For instance, the MoRD is free to refuse customs clearance if the Foreign Data does not prove the customs value indicated by the importer7. As the next example, the MoRD may launch an audit of the local importer because of discrepancies identified between the Foreign Data and the import clearance data, even after the customs clearance was completed8. Finally, the combination of Articles 352 and 495 of the CCU provides for the direct applicability of the Foreign Data as an evidence of violation of the Ukrainian customs rules, without any need for prior legalization or otherwise recognition in Ukraine.
The Foreign Data is thus applied by the MoRD as the direct source of evidence, which prevails o\jer the contracts and other documents/evidences available. Moreover, there are no legislative limits for the MoRD to potentially find the Foreign Data prevailing over conclusions of Ukrainian experts or judgments made by Ukrainian courts.
Risks of foreign data assessment for the manufacturer and the distributor
To the extent that the manufacturer usually credits the goods to the distributor (unless the latter receives them under 100% advance payment/bank guarantee) with a fair intention to obtain the respective commercial margin from customers in Ukraine in the future, any delay or refusal of the customs (import) clearance further to the Foreign Data assessment may lead to the significant loss of profits by the manufacturer. To this extent, by contrast, the distributor does not put at risk its ownership titles.
Besides, although the manufacturer is not subject to effective Ukrainian laws, its employees may be subject to administrative liability in Ukraine to the extent they appear to be directly involved in the alleged violation of Ukrainian customs law9. By contrast, the distributor and its employees may, in effect, be penalized by the MoRD and/or other law-enforcement agencies.
Hence, legal/business risks further to the Foreign Data assessment are different for the distributor and the manufacturer. More specifically, the risks can be summarized as follows.
(i) Risks for the manufacturer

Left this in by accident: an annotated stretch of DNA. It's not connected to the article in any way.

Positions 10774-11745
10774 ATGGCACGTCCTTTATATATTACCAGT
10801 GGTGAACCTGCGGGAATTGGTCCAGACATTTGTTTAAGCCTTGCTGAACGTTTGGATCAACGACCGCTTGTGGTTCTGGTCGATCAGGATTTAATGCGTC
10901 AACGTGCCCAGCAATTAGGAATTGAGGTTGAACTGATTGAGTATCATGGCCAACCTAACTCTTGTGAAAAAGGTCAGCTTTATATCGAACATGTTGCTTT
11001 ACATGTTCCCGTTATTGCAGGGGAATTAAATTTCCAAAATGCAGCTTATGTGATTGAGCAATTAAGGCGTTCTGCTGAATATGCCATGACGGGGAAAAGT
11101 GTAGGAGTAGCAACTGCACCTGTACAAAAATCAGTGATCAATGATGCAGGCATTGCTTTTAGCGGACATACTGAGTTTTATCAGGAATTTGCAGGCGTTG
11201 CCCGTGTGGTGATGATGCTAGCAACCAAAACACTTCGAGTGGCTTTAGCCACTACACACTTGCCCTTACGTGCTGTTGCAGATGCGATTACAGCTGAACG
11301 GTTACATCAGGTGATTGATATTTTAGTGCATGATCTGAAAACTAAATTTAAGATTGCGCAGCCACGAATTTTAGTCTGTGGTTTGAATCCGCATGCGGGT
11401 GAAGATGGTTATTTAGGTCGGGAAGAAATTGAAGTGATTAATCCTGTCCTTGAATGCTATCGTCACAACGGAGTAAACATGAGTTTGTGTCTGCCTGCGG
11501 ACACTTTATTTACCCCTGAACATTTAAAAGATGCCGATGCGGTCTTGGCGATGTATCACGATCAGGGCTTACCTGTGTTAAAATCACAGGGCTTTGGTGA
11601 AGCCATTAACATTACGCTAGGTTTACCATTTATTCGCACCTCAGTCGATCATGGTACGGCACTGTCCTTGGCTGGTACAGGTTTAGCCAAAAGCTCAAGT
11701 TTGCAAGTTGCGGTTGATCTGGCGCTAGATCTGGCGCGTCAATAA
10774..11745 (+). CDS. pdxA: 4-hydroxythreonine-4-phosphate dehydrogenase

The MoRD is obliged to carry out the seizure with immediate effect once the signs of a potential violation are identified pursuant to the requirements of Articles 483 and 511 of the CCU.
It is worth underlining that after the Foreign Data assessment it would be a rather complicated task to avoid the seizure of goods by reaching a compromise between the MoRD and the distributor in any form whatsoever, as it would mean a breach by the MoRD of its obligation expressly imposed by the law (i.e., the CCU).
Moreover, a legal action against the order of seizure is not effective in practice, as it does not suspend the event itself10.
We may thus conclude that the immediate legal risks for the manufacturer are concentrated in the temporary seizure of the goods by the MoRD. This scenario is hardly possible to avoid in a legal way, once the discrepancies are identified further to the Foreign Data assessment.
(ii) Risks for the distributor
There are at least two main legal risks as far as the distributor is concerned, in particular, the risk of an administrative fine and an increase of tax obligations on the basis of the understatement of the customs value.
More specifically, the identified discrepancy between the Foreign Data and the data declared during the clearance of the goods for import may result in the financial liability of the distributor and/persons acting on its behalf to the amount of 100% (200% in some cases) of the goods value, to the extent that the false information was intentionally provided by the distributor in accordance with Article 483 of the CCU11, as well as an administrative fine of up to 300% of the amount of the tax understatement in accordance with Article 485 of the CCU12.
At the same time, the above risks may well be mitigated (if not excluded) by bringing a legal action at a competent court. To this extent the respective risks are practically measurable when taking the judicial dimension thereof13.
More specifically, the risk of administrative fines depends on the interpretation by the court of the distributor’s intention to violate Articles 483 and 485 of the CCU. It is understood that the administrative fine may not be imposed in case of an accidental provision of false data. For example, due to improper communication between the distributor and the manufacturer responsible for export clearance. This is especially evident in the situation where the manufacturer has never invoiced the distributor for the supplied goods and there is no live commercial relationship between them.